May 29, 2008 | I can't decide whether to frame or burn the receipt from a Chevron filling station in Berkeley, Calif., that documents how much I spent to fill the tank of my 12-year-old Nissan Quest minivan on Sunday morning. At $4.09 a gallon for regular unleaded, the total came to $65.68. That's the most I've ever paid for a tank of gas, so I feel inclined to treat the paper record with respect. But a couple of weeks from now, if recent trends hold true, my unwanted milestone will be eclipsed again, and the receipt transformed into a trigger for nostalgia. Four-dollar-a-gallon gasoline? Ah, those were the days.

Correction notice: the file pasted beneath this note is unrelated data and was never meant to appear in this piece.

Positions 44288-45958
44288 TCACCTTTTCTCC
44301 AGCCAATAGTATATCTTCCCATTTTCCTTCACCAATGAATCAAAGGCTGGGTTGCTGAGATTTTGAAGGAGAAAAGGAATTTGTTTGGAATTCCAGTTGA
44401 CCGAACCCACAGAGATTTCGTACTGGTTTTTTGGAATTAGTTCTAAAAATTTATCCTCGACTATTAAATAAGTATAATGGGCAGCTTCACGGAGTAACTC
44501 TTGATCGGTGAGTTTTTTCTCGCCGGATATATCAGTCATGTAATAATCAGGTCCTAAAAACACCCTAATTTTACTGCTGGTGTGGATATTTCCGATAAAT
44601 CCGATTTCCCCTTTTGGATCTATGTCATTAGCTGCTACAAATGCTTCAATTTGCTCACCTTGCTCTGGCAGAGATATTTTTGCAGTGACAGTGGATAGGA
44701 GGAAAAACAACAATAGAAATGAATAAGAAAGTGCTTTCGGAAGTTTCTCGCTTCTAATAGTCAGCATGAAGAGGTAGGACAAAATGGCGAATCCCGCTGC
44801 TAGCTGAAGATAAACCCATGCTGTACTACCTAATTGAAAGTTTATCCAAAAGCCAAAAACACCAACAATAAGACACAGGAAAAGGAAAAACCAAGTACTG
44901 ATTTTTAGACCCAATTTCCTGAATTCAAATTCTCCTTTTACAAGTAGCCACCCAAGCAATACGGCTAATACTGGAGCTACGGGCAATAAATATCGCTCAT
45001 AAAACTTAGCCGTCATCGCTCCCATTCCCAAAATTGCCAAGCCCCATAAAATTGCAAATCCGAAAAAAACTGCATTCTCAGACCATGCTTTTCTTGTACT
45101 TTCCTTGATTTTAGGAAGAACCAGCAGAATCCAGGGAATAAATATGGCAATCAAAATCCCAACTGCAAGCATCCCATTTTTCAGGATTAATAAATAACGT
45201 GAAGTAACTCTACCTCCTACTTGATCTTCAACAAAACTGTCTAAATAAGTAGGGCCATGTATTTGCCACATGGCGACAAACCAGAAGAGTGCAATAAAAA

On Tuesday gas prices hit record highs in the United States for the 21st day in a row. Many Americans are understandably upset and angry. Partisans on both sides of the political aisle believe they know why this is happening. The left blames greedy, customer-gouging oil companies; the right pillories environmentalists for blocking the construction of new refineries, preventing offshore oil development and opposing drilling in the Arctic National Wildlife Refuge.